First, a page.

Better Late than Never – Texas Arrives at Virtual Party with Passage of Telemedicine Bill
On May 27, 2017 the Texas legislature signed into law Senate Bill 1107 (“Telemedicine Bill”) regarding the use of telemedicine in Texas. The battle over telemedicine in Texas has been a long one, with tensions running particularly high between Teladoc (a DFW-based nationwide telemedicine provider) and the Texas Medical Board. Historically, Texas law required physicians establish an in-person, or face-to-face, relationship with their patients before utilizing electronic communications to diagnose and treat a patient (“telemedicine”). However with the Telemedicine Bill, this contentious prerequisite allows for doctors to use telemedicine in all steps of the process allowing Texas to join the new era of delivering healthcare.
The Telemedicine Bill not only settles the heated battle between Teladoc and the Texas Medical Board but also provides some much needed clarification and guidance.
The most important change by the Telemedicine Bill is the removal of the face-to-face consult requirement at “established medical sites” outfitted with personnel and equipment. The new language allows for a valid practitioner-patient relationship to be initially formed through the use of telemedicine, as long as the practitioner is complying with the same standard of care applied to in-person relationships. The Telemedicine Bill further specifies the practitioner must either: (1) have a preexisting relationship with a patient; (2) communicate with a patient pursuant to a call coverage agreement established in accordance with Texas Medical Board rules; or (3) provide telemedicine services through a prescribed technological method that allows the practitioner access to, and the practitioner uses, relevant clinical information in accordance with the same standard of care applied to in-person relationships. With any prescribed technological method, the practitioner must provide adequate guidance on follow-up care and if the patient has a primary care physician and consents, provide the primary care physician with the medical records or a report of the treatment within 72 hours of the service being provided.
In addition, the Telemedicine Bill distinguishes between telehealth services and telemedicine medical services to give more guidance to two terms that are often misunderstood and used interchangeably. A telemedicine medical service is a health care service delivered by a physician licensed in Texas, or any professional delegated and supervised by a physician acting within their scope of practice; the patient is being treated by the professional from a different physical location using valid telecommunications. Telemedicine is meant to refer more to the clinical services such as remote medical diagnosis and evaluations or video consultations with specialists. A telehealth service is a health care service, other than a telemedicine medical service, delivered by a health professional licensed, certified, or otherwise entitled to practice in Texas acting within their scope of practice, and the patient is being treated by the professional from a different physical location using valid telecommunications. Telehealth is meant to be broader and encompass both the clinical and non-clinical services such as access to medical knowledge and management.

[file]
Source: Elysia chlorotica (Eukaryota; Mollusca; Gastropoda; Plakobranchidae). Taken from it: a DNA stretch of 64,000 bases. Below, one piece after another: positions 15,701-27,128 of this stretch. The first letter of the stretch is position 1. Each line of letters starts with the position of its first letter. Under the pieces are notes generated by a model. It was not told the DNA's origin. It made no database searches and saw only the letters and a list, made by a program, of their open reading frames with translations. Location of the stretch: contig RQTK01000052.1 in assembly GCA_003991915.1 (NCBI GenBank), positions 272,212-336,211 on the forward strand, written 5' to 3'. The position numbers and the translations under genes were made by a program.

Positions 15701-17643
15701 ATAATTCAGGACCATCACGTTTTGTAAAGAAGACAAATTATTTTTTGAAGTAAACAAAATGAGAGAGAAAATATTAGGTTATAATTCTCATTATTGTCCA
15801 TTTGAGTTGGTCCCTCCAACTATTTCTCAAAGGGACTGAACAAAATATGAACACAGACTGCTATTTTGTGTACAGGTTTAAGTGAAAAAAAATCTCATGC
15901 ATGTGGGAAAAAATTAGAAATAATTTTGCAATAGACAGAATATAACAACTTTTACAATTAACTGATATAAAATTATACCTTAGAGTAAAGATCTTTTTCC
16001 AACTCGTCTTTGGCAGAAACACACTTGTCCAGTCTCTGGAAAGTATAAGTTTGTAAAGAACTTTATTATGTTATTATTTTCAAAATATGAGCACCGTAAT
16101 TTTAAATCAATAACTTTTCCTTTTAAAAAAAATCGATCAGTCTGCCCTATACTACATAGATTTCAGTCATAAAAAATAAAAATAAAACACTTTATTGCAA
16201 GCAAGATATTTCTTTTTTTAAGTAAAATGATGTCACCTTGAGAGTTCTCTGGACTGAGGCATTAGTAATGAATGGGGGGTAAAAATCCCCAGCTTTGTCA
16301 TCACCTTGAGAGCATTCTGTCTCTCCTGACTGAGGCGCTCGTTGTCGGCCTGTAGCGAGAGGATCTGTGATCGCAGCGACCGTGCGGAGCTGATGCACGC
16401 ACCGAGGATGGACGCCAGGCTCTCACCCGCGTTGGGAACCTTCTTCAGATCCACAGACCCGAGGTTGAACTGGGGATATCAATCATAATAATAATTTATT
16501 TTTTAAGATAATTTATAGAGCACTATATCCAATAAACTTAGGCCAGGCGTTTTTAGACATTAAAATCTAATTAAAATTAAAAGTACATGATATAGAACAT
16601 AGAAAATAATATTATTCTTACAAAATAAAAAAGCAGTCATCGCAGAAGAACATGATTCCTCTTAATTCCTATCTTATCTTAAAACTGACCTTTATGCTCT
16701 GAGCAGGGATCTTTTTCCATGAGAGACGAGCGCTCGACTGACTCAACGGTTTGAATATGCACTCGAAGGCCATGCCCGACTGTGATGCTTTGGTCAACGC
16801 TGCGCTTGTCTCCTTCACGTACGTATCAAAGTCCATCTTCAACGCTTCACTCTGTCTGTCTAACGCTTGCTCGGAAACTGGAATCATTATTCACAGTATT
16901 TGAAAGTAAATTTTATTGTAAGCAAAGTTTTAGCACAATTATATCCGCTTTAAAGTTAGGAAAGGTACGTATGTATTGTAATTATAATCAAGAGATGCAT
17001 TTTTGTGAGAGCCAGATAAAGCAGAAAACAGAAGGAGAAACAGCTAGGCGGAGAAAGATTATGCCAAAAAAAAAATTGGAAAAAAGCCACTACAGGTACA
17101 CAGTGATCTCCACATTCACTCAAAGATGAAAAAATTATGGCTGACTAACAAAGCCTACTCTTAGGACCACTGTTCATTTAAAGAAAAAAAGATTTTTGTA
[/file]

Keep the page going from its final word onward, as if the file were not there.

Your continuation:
What the Telemedicine Bill does not specifically address is the issuance of prescriptions via telemedicine. Rather, the Bill imposes a rule-making obligation upon the Texas Medical Board, Texas Board of Nursing, Texas Physician Assistant Board, and the Texas State Board of Pharmacy. All boards must jointly adopt rules for determining a valid prescription issued in the course of telemedicine services as well as post on their respective FAQ webpages jointly developed responses with additional guidance.
Finally, in terms of insurance coverage, while the Texas Insurance Code already addressed coverage for telemedicine or telehealth services, the Telemedicine Bill now allows a health benefit plan to exclude coverage of a telemedicine or telehealth service if provided by only synchronous or asynchronous audio interaction which includes audio-only telephone consultation, text-only email message, or facsimile transmission. In an effort to continue to provide more transparency with regard to health care costs and coverage, the Telemedicine Bill requires the adoption and conspicuous display on a health benefit plan issuer’s website of their policies and payment practices for telemedicine services and telehealth services.
According to Teladoc CEO, Jason Gorevic, Texas has 35 counties with no family physicians located within their borders and ranks 46th in the country in primary care physicians per capita. Access to physicians can be a struggle for many Texans. Now that Texas has chosen to accept the future of medicine and delivery of health care these problems can hopefully be addressed by opening up to Texans a vast pool provider options.
For further details on telemedicine or the Telemedicine Bill please feel free to contact Jay D. Reyero (email@example.com). Thank you for the significant contribution by SMU law student, Raylee Starnes, for the research and drafting of this article.